[extropy-chat] Reverse Evolution ?

kevinfreels.com kevin at kevinfreels.com
Wed Mar 1 05:18:07 UTC 2006

The problem here is that teachers are so scared to teach evolution properly,
they fail to convince the students. I did a paper on this once in college
and if I can dig it up I'll post it somewhere. I don;t remember the exact
numbers, but something like 9 of 11 science teacher I spoke with were afraid
to teach evolution and only skirted the basics. Common descent and natural
selection were barely touched. Genetic mutation was covered, but it was all
glossed over quickly and then they moved on to other things. Some even
claimed to qualify every statement with "some scientists believe" when
speaking about evolution. Can you imagine teaching chemistry like this?

So yes, the average person has this half-baked idea of how evolution works.
They see it as a progression from less complex to more complex. They have no
concept of the vast amounts of time involved or the number of steps between
various species. They picture a fish getting up and waling and wonder why
there are still fish in the seas. To them, the common ancestor of Chimps and
humans is a chimp, or worse, a gorilla. They don;t know that the creatures
from 500 million years ago were "fish like" or that the common ancestor of
humans and chimps was only rudely similar to us both. Once I actually had a
family member at Christmas ask me "You don;t really believe we came from
Apes do you? I mean, if apes had human babies back then, why ain't they
still having them now?"

But that is changing. Some of these people watch Discovery channel and will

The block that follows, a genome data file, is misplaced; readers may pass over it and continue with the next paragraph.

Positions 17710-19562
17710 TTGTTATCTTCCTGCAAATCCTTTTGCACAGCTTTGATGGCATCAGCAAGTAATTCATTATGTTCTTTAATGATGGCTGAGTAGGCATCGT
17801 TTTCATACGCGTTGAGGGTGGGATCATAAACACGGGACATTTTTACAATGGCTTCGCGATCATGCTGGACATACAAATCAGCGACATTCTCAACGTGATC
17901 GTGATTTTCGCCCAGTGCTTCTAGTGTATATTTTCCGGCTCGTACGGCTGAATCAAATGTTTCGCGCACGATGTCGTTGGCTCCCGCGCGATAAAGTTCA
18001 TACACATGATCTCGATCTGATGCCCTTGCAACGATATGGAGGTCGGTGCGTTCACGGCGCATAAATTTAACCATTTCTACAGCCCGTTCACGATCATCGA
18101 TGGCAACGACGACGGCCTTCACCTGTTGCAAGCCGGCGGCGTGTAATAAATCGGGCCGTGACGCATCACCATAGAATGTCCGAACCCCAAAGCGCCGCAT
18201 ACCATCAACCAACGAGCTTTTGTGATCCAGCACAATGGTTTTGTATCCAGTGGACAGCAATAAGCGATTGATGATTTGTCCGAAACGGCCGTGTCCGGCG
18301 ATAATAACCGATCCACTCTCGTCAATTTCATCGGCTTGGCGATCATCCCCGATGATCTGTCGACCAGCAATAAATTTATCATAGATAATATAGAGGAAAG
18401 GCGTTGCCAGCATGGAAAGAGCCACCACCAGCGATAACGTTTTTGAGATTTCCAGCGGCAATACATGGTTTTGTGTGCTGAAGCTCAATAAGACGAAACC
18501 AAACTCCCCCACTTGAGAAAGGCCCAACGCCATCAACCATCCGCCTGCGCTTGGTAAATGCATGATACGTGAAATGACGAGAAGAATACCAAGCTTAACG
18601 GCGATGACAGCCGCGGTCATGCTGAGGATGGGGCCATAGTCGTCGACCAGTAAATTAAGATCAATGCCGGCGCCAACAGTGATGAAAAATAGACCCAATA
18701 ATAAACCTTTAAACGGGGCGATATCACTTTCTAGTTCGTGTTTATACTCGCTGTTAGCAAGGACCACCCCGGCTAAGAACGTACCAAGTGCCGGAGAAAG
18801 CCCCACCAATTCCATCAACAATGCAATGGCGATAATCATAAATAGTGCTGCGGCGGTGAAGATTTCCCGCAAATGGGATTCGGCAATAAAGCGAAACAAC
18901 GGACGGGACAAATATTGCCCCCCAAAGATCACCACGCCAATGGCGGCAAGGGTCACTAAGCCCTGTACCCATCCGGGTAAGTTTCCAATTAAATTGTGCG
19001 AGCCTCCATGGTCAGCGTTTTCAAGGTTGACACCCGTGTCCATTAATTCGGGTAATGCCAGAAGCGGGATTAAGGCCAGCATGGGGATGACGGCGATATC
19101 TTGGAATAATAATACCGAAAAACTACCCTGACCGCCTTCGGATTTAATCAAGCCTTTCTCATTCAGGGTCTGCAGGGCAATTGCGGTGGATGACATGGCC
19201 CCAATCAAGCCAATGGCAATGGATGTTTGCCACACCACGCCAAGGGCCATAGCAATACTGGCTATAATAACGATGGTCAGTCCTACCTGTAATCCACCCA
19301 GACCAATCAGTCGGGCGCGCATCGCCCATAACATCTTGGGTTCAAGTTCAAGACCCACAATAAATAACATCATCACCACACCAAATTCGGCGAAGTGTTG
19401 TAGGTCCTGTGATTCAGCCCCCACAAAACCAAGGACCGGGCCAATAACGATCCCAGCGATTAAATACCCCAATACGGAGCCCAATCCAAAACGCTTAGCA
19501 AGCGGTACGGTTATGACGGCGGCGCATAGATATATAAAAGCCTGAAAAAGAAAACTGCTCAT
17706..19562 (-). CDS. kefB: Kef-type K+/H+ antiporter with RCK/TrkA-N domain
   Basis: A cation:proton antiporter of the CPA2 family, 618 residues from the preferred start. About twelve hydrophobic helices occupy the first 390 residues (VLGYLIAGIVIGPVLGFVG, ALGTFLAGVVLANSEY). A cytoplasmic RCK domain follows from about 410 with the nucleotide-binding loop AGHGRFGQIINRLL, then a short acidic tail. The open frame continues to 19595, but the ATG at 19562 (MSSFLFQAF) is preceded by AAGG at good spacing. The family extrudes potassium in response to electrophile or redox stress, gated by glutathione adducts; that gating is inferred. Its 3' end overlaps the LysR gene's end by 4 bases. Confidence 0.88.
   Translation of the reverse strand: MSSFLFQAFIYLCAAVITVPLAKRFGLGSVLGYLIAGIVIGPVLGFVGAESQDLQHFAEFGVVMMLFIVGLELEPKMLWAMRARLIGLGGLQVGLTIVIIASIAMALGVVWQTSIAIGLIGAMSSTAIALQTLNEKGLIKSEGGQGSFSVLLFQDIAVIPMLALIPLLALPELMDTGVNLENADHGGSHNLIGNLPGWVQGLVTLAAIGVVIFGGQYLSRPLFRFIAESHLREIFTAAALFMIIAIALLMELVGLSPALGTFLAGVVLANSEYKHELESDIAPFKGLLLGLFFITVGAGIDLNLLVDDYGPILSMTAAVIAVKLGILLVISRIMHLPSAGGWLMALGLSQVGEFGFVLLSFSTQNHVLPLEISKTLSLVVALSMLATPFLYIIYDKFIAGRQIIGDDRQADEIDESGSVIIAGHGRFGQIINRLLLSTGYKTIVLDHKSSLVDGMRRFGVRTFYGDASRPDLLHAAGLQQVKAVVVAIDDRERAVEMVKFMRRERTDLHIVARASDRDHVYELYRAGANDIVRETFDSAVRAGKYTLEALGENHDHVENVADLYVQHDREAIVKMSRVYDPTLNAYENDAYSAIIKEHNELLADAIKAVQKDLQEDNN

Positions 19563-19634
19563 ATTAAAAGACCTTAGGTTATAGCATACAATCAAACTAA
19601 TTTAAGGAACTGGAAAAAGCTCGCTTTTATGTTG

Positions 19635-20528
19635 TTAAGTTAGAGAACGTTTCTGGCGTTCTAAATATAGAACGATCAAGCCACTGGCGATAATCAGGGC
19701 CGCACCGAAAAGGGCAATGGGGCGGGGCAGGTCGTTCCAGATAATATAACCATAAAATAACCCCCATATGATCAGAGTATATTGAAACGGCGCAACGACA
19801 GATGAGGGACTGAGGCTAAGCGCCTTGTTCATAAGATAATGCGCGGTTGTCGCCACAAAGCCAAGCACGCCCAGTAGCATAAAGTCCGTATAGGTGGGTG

watch "American Chopper" and then stay on the same channel to see some great
programming such as "Walking with Cavemen" or "The Future is Wild". They are
quite basic in their concepts but they do a good job explaining things in
laymens terms.

So go ahead and print the sheet of paper and get it out there. But stick
with the basics straight from Darwin's  "Origin"

If there are organisms that reproduce, and
If offspring inherit traits from their parents(s), and
If there is variability of traits, and
If the environment limits the size of natural populations,
Then those members of the population with maladaptive traits (as determined
by the environment) will die out or reproduce less, and
Then those members with adaptive traits (as determined by the environment)
will survive to reproduction or reproduce more
The result is the evolutionary change of populations and eventually of

----- Original Message ----- 
From: "Brandon Reinhart" <transcend at extropica.com>
To: "'ExI chat list'" <extropy-chat at lists.extropy.org>
Sent: Tuesday, February 28, 2006 9:58 PM
Subject: Re: [extropy-chat] Reverse Evolution ?

> > Your mission, should you decide to accept it, is to explain evolutionary
> theory to the layman using the amount of text that would fit on one side
> one sheet of printer paper, using language not out of reach of the average
> eighth grader.  Ready set go.
> This frustrates me. People are not so dumb. When inclined, any average
> layman is capable of great feats of understanding. The real motivator is a
> desire to learn. If a person is dead set against evolution, no simple
> explanation will catch their imagination. I would think it would be more
> likely to reinforce their opinion of "condescending, brash scientist
> Rather, I suspect that an artful, insightful explanation would be more
> effective at peaking interest. What is missing is not a simple, eighth
> explanation of evolution. What is missing is the explanation of the
> picture: the world view in absence of a creator; the reasoning for a moral
> framework without god given ethics.
> I think the "one side of one sheet of printer paper" explanations are the
> reason for so a poor understanding of evolutionary theory. What we should
> is say "before you criticize, educate yourself."  We should encourage
> to read Darwin. I would be willing to bet that the majority of those who
> oppose evolutionary theory, or have a weak grasp of the principles, are
> well read on the subject.
> Brandon
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